It starts first thing in the morning. The other kids wake up and are ready to start the day and I shoo them away to the farthest part of the house away from the baby in hopes that she will sleep a bit longer. As soon as they hear her make any noise on the baby monitor they all come racing back to her room to see her and to play with her. If they are doing their vests and medicine when she wakes up they all insist on me bringing her to each of them to say good morning before they will continue with their tasks at hand.
They all dote on her and fight over her attention. All three siblings will go out of their way to make sure she is comfortable, happy, and not in any way fussing. If Ruby gives a smile or a laugh to one brother the other sister and brother clamor in to get one for themselves.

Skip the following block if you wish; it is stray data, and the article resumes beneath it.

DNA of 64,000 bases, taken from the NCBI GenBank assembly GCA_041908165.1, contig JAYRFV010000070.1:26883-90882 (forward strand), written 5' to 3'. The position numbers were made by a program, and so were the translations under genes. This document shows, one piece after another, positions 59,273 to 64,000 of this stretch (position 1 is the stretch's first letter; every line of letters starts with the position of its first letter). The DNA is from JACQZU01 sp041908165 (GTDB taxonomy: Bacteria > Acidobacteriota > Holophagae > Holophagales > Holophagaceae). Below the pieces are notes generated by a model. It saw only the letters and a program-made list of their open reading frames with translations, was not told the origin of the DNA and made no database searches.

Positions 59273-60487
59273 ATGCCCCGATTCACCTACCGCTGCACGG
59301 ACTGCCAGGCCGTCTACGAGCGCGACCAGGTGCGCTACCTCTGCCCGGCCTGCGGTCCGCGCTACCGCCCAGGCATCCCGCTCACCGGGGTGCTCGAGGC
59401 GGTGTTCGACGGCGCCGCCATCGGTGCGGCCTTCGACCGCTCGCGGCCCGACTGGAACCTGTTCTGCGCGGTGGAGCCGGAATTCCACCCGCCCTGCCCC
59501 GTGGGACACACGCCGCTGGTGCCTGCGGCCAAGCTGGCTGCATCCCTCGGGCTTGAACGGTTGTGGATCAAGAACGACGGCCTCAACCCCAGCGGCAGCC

Now we just have to keep goaling for all the kids to treat each other the way they treat Queen Ruby. Henry Eyring quotes President Ezra Taft Benson in his talk from 2012.
“Above all else, children need to know and feel they are loved, wanted, and appreciated. They need to be assured of that often. Obviously, this is a role parents should fill, and most often the mother can do it best.” (Ezra Taft Benson)
Then Eyring goes on to say, “But another crucial source for that feeling of being loved is love from other children in the family. Consistent care of brothers and sisters for each other will come only with persistent effort by parents and the help of God. You know that is true from experience in your own families.” (Henry B. Eyring)
I am grateful for families and for kindness and love, and especially for the privilege to raise all my little queens and kings.